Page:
Forums work best when there are active postings and a sufficient number of responders to the post. Without that no forum can survive for very long. The more members, the more there is a chance of people being logged in at the same time, which means more opportunity for conversations.

You do not have to e-mail me and ask to join. Simply click the “subscribe” button, fill in the form, and wait for a confirmation e-mail. After you fill in the form, an e-mail is sent to me and my administrators and with a simple “acceptance” you will be added to the group. You won’t have to wait for me to reply to your e-mails – which can often take weeks. And – with this site – I can have other administrators to help me accept/decline new members.

This is a private site. The administrators will monitor it regularly and watch out for members who do not respect others viewpoints, challenges, etc. In short, we all must play nice and be courteous of each other. You are welcome to vent your frustrations, but not to show anger to others. Heated discussions are allowed, hatefulness is not.

Another great thing is the ability to private message members in the group. Sometimes we connect with another member and just want a one-on-one talk. Talking is good and now available on OARS Group private messaging.

Please visit the site and help me make this a success! It’s free for now – so there’s nothing to lose except your feeling of isolation. Let’s all connect together and survive this chaos.

Tuesday, August 30, 2016

ABC News call to alcoholics

Image result for Diane Sawyer, pix
Diane Sawyer, ABC News

ABC News 20/20 will be producing a segment on alcoholism and are seeking alcoholics willing to participate by volunteering to submit their picture to be shown during the segment.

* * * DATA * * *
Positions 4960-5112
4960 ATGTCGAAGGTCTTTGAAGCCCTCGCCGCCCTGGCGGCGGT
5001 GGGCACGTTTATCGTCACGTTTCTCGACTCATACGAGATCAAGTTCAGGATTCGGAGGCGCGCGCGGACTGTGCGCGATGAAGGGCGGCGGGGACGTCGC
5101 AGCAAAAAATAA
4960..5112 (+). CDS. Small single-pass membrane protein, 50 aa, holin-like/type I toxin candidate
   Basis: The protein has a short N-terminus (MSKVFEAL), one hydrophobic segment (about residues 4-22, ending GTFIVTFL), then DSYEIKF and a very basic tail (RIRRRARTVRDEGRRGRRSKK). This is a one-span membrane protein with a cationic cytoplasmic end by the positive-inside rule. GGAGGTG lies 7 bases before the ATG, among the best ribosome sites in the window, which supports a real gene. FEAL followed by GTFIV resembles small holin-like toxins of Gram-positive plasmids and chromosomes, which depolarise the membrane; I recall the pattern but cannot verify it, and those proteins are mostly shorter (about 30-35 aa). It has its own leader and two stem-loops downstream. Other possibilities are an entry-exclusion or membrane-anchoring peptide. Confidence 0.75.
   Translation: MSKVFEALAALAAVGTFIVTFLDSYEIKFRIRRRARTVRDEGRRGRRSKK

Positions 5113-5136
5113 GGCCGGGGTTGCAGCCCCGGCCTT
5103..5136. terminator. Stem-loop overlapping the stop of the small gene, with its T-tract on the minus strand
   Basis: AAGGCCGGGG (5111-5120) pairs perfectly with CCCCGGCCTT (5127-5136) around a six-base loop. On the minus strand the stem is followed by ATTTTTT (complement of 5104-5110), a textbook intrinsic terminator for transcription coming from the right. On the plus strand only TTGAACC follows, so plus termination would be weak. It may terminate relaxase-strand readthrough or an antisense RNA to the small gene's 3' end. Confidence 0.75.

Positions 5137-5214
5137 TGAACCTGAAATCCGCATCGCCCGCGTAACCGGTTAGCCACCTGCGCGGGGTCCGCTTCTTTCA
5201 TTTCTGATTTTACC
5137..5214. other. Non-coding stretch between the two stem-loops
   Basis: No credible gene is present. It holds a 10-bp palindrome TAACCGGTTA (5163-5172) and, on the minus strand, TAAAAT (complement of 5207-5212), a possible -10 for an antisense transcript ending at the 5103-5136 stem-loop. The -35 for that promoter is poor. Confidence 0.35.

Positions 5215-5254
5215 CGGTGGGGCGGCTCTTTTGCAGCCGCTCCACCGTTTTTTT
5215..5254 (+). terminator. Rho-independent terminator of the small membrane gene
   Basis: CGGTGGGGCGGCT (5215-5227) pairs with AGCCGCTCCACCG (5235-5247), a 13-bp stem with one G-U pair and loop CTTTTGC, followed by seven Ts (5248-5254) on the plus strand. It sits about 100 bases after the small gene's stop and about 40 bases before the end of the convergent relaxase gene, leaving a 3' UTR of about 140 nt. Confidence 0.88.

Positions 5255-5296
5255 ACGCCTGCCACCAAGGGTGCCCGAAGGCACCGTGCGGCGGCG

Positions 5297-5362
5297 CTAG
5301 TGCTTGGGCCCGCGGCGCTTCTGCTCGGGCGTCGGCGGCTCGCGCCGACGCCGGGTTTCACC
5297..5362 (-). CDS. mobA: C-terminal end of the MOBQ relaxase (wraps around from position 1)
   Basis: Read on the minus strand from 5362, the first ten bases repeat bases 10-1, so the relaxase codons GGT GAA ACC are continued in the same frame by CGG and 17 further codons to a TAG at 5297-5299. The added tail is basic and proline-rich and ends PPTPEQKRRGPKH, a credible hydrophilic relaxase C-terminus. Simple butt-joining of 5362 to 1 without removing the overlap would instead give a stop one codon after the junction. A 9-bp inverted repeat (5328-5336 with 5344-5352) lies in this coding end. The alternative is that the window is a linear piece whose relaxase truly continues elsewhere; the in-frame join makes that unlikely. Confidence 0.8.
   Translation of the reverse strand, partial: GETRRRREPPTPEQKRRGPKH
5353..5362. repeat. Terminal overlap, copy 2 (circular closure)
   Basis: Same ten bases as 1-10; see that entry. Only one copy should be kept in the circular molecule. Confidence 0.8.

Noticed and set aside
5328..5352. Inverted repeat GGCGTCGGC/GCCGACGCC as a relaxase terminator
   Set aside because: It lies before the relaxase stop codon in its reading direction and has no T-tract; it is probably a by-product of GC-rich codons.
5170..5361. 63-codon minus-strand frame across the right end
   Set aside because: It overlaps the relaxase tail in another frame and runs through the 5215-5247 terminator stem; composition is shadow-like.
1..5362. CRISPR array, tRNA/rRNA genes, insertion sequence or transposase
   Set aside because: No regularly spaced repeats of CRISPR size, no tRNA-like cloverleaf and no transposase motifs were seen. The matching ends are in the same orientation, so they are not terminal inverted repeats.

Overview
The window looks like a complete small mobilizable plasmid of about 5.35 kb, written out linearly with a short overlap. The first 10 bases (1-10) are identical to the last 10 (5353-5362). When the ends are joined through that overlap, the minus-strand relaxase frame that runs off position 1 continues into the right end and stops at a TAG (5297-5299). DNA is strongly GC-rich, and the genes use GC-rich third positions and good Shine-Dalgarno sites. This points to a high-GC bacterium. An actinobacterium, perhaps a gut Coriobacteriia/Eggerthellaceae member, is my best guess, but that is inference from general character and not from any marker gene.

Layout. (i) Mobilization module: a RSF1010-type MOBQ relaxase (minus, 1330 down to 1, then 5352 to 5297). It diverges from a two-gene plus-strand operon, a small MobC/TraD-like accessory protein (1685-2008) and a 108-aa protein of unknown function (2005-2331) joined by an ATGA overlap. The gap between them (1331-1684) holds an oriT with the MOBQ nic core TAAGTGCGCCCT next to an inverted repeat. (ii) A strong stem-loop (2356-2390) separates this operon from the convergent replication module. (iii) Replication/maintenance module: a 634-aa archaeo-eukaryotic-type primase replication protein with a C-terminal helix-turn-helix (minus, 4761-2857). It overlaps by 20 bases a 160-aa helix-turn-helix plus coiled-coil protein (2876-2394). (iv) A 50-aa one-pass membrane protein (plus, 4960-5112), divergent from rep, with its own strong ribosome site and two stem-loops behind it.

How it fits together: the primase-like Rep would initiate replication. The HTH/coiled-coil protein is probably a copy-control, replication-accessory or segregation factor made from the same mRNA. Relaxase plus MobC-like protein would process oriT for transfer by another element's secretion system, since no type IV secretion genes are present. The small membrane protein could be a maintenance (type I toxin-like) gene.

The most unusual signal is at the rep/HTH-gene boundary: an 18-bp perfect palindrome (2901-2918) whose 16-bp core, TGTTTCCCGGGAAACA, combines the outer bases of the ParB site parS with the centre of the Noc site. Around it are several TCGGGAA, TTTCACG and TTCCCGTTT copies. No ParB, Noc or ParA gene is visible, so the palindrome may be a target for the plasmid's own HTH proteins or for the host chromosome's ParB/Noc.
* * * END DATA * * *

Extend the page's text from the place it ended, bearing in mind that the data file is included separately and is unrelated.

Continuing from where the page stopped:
Diane Sawyer will be interviewing one of their

Sunday, August 28, 2016

The alcoholic's spouse...

I’m not an alcoholic. In some circles that statement would be considered a denial of being an alcoholic when I actually am an alcoholic. In that circle I would be damned either way. Logic tells me I’m not an alcoholic. I drink a glass or two of wine every year. I don’t over-indulge. I haven’t been drunk since I went to Jimmie’s place for a protest party in 1967. I know I’m not an alcoholic.

I also know that alcohol has damaged my life. Being the wife

Thursday, August 25, 2016

We are all customers...

Riley has been in a nursing home for respite care while I re-charge my batteries. It has been a pretty awesome week for me just to be able to come and go without concern for who is watching after Riley. There has been no need for changing soiled underwear, serving meals or snacks, doing daily laundry or having to be quiet in the early hours of the morning. It’s been great just to be alone in my house.

But the week is over and he is back at home.

The nursing home was clean and there

Tuesday, August 16, 2016

A post for Rebecca

This post is in response to a comment I received connected to the "Strength in Numbers" that I posted yesterday. I feel that it is important to address this publicly because Rebecca Lambert needs to hear from you. Before reading this post, please read her comment at the link below.


To Rebecca Lambert –